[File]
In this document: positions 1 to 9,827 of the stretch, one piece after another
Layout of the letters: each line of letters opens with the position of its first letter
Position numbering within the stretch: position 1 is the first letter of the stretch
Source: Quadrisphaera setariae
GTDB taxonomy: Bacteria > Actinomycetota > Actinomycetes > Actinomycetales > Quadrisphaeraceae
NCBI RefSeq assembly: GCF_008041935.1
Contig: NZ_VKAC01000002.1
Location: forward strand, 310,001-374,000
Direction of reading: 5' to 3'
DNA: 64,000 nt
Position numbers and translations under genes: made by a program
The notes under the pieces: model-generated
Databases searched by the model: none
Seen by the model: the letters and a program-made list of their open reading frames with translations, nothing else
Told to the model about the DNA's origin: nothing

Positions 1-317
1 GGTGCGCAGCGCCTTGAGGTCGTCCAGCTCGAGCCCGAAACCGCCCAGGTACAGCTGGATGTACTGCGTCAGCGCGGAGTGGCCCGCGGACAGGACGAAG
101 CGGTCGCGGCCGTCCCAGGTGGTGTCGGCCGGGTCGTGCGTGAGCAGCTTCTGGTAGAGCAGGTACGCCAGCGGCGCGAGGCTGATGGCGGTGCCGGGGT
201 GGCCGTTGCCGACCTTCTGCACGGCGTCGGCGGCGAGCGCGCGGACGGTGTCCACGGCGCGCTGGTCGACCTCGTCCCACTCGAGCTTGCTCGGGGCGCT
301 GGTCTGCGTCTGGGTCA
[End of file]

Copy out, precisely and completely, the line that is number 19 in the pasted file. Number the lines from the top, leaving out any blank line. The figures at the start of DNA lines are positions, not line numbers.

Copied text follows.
201 GGCCGTTGCCGACCTTCTGCACGGCGTCGGCGGCGAGCGCGCGGACGGTGTCCACGGCGCGCTGGTCGACCTCGTCCCACTCGAGCTTGCTCGGGGCGCT